The suit names Coinbase Global Inc (NASDAQ: COIN) and up to 50 as-yet unnamed executives and employees as defendants over data breaches by Coinbase which the suit says led to consumers losing their digital assets to hackers.
The plaintiff bringing the suit is Adam Alfia, a trader who was the victim of a hack which led to $50,000 worth of Ethereum purchased using his account without his knowledge. Coinbase’s response was to lock Alfia out of their platform for two months—a pattern of behavior that has become common to Coinbase over the years.
The suit accuses Coinbase of breach of contract, negligence, fraud, negligent misrepresentation.
The breach of contract claim relates to Coinbase’s failure to adhere to the terms of their service agreement, both the express and implied provisions contained therein.
The negligence claim accuses Coinbase of failing to fulfil their duty to customers to “properly secure Plaintiff and the putative class’s private information and cryptocurrency from unauthorized transactions and dissemination.”
The fraud and negligent misrepresentation claims are offered as alternates to one another. In other words, the plaintiff is accusing Coinbase of falsely claiming that it “maintains appropriate physical, technical and administrative safeguards to protect the security and confidentiality of the personal information” of its account holders—either knowingly or negligently.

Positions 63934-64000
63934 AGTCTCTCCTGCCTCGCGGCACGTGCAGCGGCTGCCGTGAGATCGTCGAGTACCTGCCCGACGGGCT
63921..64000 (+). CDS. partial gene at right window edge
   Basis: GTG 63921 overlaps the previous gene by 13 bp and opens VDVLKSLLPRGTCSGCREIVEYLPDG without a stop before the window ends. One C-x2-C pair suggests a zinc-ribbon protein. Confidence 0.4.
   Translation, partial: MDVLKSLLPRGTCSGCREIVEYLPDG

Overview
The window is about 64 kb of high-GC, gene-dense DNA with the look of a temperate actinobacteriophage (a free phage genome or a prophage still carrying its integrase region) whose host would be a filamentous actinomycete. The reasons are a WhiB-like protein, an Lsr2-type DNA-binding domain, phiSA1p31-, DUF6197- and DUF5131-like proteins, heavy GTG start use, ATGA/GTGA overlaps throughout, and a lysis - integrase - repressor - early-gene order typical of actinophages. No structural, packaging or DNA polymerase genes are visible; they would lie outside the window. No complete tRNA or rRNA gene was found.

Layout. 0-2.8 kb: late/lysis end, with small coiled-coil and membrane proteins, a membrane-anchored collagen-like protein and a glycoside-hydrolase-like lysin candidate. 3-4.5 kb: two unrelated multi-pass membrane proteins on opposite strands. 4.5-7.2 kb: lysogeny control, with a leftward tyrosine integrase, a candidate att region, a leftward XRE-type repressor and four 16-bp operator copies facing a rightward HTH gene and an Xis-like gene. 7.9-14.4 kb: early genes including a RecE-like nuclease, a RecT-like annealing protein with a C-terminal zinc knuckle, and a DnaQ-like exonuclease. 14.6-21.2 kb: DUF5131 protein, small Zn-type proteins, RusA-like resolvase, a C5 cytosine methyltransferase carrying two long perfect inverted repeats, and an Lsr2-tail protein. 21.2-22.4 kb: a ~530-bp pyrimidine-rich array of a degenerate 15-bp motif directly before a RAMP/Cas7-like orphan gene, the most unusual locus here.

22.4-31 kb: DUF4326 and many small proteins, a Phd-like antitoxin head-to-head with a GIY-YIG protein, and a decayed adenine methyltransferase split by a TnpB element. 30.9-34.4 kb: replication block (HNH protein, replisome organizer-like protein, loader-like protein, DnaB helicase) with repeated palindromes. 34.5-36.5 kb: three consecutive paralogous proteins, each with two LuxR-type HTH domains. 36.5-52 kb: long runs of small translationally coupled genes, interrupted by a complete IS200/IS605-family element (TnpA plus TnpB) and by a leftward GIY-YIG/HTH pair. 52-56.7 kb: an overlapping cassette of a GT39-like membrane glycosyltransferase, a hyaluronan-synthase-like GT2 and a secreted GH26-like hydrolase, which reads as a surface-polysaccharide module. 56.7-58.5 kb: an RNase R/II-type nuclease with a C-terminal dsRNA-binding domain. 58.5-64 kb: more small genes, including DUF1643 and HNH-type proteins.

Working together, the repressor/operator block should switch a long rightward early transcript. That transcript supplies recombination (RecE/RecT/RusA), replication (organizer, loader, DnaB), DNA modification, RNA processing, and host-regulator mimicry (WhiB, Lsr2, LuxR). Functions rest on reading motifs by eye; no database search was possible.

“[The customer’s complaints] reveal a pattern of account takeovers, where users see money suddenly vanish from their account, followed by poor customer service from Coinbase that made those users feel left hanging and angry.”
The suit comes just days after it was revealed that Dr. Craig Wright had sent warning notices out to a number of digital asset companies, Coinbase included, over their use of the Bitcoin name and database. Coinbase, which is a publicly listed company, never disclosed the pending legal action to the U.S. Securities and Exchange Commission (SEC), which itself may be grounds for further class action suits.
Some people are of the belief that their Social Security Number (SSN) is the most valuable number. In reality, your mobile phone number is even more valuable to hackers and scammers.
Take the recent data breaches as an example. Scammers can use the breach data to SIM Swap your number and become you. Once the scammer and hackers have control of your number it is a matter of minutes to hours before they reak havoc on your entire life These scammers and hackers, now that they control your number, can gain access and steal all your bank accounts, crypto, social media, and other accounts. We take for granted how much our mobile controls in our lives.
It is time you protect yourself today and get SAFE secured.